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The Collaborative International Dictionary of English v.0.48:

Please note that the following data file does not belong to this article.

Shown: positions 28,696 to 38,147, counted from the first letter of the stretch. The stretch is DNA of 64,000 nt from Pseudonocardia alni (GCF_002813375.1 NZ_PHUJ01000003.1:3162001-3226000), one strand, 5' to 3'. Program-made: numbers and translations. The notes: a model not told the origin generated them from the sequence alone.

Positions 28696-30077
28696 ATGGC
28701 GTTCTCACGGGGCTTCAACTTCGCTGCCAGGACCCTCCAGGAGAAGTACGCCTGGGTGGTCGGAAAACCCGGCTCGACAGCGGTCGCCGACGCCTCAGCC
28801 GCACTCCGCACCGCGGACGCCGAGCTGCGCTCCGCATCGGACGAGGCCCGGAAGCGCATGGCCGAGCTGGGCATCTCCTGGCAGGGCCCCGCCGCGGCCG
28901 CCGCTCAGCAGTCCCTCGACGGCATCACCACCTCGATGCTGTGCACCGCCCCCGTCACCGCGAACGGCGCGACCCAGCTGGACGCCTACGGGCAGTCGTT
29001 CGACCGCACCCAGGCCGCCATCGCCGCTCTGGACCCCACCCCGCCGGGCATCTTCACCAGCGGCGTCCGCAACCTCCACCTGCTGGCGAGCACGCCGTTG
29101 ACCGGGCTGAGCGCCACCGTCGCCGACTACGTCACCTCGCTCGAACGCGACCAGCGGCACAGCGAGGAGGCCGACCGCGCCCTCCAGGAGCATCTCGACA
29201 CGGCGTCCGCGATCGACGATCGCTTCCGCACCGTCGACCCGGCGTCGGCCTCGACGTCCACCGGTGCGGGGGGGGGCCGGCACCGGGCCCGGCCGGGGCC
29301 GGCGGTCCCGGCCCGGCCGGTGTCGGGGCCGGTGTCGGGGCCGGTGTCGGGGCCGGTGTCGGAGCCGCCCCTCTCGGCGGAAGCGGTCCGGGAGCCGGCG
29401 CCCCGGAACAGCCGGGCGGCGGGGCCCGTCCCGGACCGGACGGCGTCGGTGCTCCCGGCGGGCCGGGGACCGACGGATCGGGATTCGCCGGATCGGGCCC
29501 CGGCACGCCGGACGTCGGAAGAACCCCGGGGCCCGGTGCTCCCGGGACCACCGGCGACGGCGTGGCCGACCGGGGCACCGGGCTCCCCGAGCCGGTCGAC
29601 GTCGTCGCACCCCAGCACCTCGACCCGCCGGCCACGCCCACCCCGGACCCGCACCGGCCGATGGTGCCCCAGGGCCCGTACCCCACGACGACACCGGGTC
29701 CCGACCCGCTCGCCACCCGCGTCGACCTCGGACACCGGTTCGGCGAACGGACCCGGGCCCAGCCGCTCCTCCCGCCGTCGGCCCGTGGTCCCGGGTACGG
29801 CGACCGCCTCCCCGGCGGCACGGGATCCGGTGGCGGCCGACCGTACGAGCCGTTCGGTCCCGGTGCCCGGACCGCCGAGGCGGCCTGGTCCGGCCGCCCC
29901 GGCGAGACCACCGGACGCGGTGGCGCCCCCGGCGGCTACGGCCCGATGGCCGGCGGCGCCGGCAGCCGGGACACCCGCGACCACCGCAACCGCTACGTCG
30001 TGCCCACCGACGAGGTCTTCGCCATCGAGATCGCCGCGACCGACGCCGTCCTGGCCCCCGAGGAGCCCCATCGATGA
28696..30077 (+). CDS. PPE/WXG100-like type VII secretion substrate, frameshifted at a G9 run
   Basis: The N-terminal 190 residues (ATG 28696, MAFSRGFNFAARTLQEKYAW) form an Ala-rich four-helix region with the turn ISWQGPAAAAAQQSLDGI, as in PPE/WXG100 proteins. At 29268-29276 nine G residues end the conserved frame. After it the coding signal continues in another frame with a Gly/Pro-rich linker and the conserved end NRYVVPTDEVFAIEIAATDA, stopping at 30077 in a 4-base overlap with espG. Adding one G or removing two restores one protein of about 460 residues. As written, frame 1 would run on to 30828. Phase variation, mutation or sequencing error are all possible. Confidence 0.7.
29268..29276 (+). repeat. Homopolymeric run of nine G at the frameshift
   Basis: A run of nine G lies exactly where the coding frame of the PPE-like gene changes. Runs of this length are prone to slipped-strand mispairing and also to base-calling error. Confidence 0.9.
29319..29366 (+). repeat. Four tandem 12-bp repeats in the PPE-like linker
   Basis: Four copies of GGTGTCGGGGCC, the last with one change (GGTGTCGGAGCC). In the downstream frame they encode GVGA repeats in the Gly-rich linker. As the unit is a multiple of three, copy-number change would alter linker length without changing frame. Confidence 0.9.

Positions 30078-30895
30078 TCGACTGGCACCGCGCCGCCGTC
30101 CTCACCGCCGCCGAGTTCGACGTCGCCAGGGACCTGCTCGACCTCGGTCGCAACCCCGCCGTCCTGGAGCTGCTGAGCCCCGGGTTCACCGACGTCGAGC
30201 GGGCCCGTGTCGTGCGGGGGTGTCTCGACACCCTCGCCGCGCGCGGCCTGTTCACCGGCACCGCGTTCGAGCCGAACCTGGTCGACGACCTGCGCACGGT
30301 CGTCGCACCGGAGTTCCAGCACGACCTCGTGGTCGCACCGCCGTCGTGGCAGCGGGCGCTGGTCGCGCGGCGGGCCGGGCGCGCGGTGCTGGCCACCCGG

Trace \Trace\, v. t. [imp. & p. p. traced; p. pr. & vb. n. tracing.] [OF. tracier, F. tracer, from (assumed) LL. tractiare, fr.L. tractus, p. p. of trahere to draw. Cf. Abstract, Attract, Contract, Portratt, Tract, Trail, Train, Treat. ] 1. To mark out; to draw or delineate with marks; especially, to copy, as a drawing or engraving, by following the lines and marking them on a sheet superimposed, through which they appear; as, to trace a figure or an outline; a traced drawing. [1913 Webster] Some faintly traced features or outline of the mother and the child, slowly lading into the twilight of the woods. --Hawthorne. [1913 Webster] 2. To follow by some mark that has been left by a person or thing which has preceded; to follow by footsteps, tracks, or tokens. --Cowper. [1913 Webster] You may trace the deluge quite round the globe. --T. Burnet. [1913 Webster] I feel thy power . . . to trace the ways Of highest agents. --Milton. [1913 Webster] 3. Hence, to follow the trace or track of. [1913 Webster] How all the way the prince on footpace traced. --Spenser. [1913 Webster] 4. To copy; to imitate. [1913 Webster] That servile path thou nobly dost decline, Of tracing word, and line by line. --Denham. [1913 Webster] 5. To walk over; to pass through; to traverse. [1913 Webster] We do tracethis alley up and down. --Shak. [1913 Webster]